Tuesday, August 29, 2006

Iraq: The Political Front

Two positive developments in the northern Iraq:

(1)The U.S. State Department is sending retired Air Force General Joseph Ralston, former NATO Supreme Allied Commander, to the Middle East as a special envoy to help the Turks and Iraqis fight the PKK (Kurdish Workers' Party). The PKK is an ethnonationalistic insurgency group fighting for predominantly Kurdish-populated southeastern region of Turkey. Since the PKK guerrillas have conducted cross border attacks from the Kurdish autonomous region in northern Iraq, the Turks have requested permission to enter Iraqi territory if the Iraqis and Americans do not contain them. Better late than never.

(2)Iraq's Kurds, fearing such an assault and the destruction such a war may lead to, may be distancing itself from the PKK's strategy if this PUK (Patriotic Union of Kurdistan) official's statement and sentiments are widely shared by the officials within the regional and local governments as well. This official carefully distanced himself from the PKK's tactics, which include acts of terrorism and its insurgency without repudiating its political aims.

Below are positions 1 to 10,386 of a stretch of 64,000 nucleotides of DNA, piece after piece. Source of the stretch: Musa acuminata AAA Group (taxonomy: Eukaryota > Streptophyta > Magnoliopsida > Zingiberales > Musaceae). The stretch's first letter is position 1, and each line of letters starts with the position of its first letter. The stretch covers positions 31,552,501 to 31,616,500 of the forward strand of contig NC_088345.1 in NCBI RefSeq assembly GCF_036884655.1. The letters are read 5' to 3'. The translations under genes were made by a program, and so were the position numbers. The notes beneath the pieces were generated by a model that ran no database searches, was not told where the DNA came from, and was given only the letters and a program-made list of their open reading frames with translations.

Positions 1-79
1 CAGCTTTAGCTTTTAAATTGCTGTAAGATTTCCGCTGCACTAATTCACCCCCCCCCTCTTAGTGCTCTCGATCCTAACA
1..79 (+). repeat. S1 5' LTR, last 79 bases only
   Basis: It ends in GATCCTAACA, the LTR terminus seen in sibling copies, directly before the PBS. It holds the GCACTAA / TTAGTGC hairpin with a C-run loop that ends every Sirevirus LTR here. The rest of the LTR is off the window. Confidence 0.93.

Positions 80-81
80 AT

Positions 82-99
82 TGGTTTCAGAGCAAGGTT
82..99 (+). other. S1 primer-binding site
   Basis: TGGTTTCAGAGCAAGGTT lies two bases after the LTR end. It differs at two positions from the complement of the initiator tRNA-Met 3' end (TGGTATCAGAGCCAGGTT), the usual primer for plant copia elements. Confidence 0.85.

If the Kurdish use their Persh Merga to deny the PKK access to and from Turkey, the war between the Turks and its Kurdish rebels can be contained and the threat of a far broader regional war over the Kurdish regions, Arab-populated Iraq, and the other reigonal powers that would sponsor one of the political factions vying for power in Baghdad, minimized. Denying the cross border access may strenthen Turkey's political hand enough to force the PKK to the bargaining table. The Turks already have an incentive to negotiate: the Kurds in northern Iraq already won de facto independence.

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